Document Control Clerk: Job Description and Education Requirements
Document control clerks maintain records and could be responsible for assisting associates in preparing reports and presentations. Education requirements vary, and applicable skills for the profession include computer knowledge and data entry proficiency.
Document Control Clerk Job Description
Document control clerks categorize, file, and retrieve documents using specific classification and organization systems. Clerks are responsible for the orderly recording and keeping of physical and electronic documents, including distribution of new documents and discarding obsolete records. Clerks might be required to keep records and logs of document retrievals, updates, distributions, and removals.
Some employers require document control clerks to have specific knowledge of a particular industry and business in order to check documents for duplicate, missing, or incorrect information. Businesses also employ clerks to collect data and work with other departments, such as engineering or information technology, to create technical manuals, flow charts, and project plans. In addition, clerks could have administrative responsibilities, such as scheduling meetings, photocopying, faxing, taking notations, or assisting in preparing presentations.
Career Outlook for a Document Control Clerk
According to the U.S. Bureau of Labor Statistics (BLS), clerks earned an average salary of $29,270 as of May 2012 (www.bls.gov). Clerks who worked for the U.S. postal service earned considerably higher average salaries of $53,050. The BLS estimated that employment would increase 17% for all general office clerks between 2010 and 2020, and those with a variety of skills were expected to have the best job opportunities.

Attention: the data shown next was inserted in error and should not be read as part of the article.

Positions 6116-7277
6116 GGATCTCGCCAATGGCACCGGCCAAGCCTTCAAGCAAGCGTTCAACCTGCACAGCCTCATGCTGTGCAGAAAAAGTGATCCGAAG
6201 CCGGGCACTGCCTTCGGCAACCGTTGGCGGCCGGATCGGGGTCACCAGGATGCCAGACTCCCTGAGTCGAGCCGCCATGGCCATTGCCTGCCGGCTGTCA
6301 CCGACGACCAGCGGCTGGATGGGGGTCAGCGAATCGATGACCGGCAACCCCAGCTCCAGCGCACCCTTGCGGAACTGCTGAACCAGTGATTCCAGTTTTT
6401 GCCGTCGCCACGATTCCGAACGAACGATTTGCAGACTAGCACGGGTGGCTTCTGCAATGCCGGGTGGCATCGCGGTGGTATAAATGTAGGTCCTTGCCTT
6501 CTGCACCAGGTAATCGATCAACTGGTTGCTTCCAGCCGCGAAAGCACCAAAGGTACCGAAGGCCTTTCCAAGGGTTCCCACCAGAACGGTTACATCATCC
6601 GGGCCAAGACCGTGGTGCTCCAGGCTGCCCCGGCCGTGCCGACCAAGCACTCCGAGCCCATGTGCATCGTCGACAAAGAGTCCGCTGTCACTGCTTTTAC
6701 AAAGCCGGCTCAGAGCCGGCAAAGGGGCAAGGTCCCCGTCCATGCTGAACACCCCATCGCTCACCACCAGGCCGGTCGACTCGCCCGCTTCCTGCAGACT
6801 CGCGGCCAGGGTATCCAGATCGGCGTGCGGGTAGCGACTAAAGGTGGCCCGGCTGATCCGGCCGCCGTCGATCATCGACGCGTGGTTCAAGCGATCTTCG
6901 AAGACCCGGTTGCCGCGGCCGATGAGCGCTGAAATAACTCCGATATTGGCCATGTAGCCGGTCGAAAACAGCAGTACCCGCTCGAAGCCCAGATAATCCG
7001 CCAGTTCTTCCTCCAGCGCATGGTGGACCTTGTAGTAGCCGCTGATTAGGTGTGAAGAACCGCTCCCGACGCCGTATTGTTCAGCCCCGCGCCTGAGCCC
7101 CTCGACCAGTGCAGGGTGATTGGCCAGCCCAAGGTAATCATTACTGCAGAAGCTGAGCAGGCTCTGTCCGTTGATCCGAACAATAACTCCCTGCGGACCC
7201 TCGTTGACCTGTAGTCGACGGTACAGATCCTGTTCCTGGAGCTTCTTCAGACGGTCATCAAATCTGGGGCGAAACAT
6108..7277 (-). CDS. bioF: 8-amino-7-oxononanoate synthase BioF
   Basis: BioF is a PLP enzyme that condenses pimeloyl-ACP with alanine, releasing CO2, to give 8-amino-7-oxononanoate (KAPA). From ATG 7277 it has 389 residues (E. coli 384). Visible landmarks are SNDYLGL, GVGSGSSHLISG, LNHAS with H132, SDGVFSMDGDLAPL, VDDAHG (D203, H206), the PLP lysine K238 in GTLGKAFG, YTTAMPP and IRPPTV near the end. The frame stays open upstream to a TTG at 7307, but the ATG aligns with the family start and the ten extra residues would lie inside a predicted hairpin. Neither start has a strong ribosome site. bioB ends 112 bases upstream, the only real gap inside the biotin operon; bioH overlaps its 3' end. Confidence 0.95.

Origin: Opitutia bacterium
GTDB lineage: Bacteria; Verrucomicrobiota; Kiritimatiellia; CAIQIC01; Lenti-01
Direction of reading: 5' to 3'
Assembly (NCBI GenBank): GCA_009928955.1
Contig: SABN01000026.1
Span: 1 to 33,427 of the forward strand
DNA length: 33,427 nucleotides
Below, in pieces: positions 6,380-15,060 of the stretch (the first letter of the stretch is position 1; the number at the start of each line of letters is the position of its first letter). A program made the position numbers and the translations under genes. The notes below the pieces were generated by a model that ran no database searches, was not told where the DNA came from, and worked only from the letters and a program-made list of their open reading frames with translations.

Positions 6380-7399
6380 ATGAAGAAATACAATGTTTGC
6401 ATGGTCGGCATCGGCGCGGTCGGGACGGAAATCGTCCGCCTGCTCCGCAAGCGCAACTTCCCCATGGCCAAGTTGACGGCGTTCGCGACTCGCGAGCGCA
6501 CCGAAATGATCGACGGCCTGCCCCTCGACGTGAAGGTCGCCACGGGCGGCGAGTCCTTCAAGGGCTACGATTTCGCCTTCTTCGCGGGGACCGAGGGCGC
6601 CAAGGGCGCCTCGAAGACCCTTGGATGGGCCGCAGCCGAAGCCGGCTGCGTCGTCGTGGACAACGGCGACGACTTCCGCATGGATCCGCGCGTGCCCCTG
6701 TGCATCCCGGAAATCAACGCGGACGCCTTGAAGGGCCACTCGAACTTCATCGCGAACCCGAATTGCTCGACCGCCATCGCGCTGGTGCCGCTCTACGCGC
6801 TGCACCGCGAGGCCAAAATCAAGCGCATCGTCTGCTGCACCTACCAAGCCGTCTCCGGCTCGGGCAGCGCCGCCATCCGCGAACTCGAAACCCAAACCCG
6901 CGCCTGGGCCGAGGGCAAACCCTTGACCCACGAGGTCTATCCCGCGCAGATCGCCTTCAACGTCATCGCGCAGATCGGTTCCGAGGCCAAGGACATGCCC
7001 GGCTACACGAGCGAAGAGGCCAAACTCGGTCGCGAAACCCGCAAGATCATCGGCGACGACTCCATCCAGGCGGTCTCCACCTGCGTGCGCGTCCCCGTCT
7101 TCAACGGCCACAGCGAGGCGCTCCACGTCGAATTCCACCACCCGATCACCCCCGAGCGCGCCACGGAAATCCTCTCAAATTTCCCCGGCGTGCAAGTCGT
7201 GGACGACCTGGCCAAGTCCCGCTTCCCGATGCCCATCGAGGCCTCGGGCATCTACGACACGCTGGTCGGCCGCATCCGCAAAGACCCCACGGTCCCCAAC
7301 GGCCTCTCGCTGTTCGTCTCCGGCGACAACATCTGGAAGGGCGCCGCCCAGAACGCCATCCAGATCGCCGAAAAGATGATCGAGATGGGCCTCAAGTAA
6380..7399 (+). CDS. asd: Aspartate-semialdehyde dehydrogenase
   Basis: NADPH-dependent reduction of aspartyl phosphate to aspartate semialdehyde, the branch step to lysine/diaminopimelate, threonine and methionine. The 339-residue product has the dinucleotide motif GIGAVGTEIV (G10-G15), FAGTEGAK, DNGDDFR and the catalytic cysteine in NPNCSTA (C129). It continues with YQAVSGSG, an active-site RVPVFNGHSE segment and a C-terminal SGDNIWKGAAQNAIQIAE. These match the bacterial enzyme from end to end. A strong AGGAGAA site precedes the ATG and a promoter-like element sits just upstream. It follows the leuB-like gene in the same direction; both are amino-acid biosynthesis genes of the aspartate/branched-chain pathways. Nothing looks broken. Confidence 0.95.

Education and Skill Requirements for a Document Control Clerk
Although the BLS indicated that employers accept applicants with a high school diploma or GED certificate, several job postings on Monster.com in October 2010 revealed that most require at least an associate's or bachelor's degree. In some cases, several years of experience or training might be accepted in lieu of a degree. Several community colleges, vocational schools, and universities offer office management courses and degree programs that offer training in office equipment use and procedures.
Some common skills sought for document control clerks include computer proficiency, accuracy, communication, and writing. Employers might require working knowledge of specific software, such as Microsoft office or AutoCAD.
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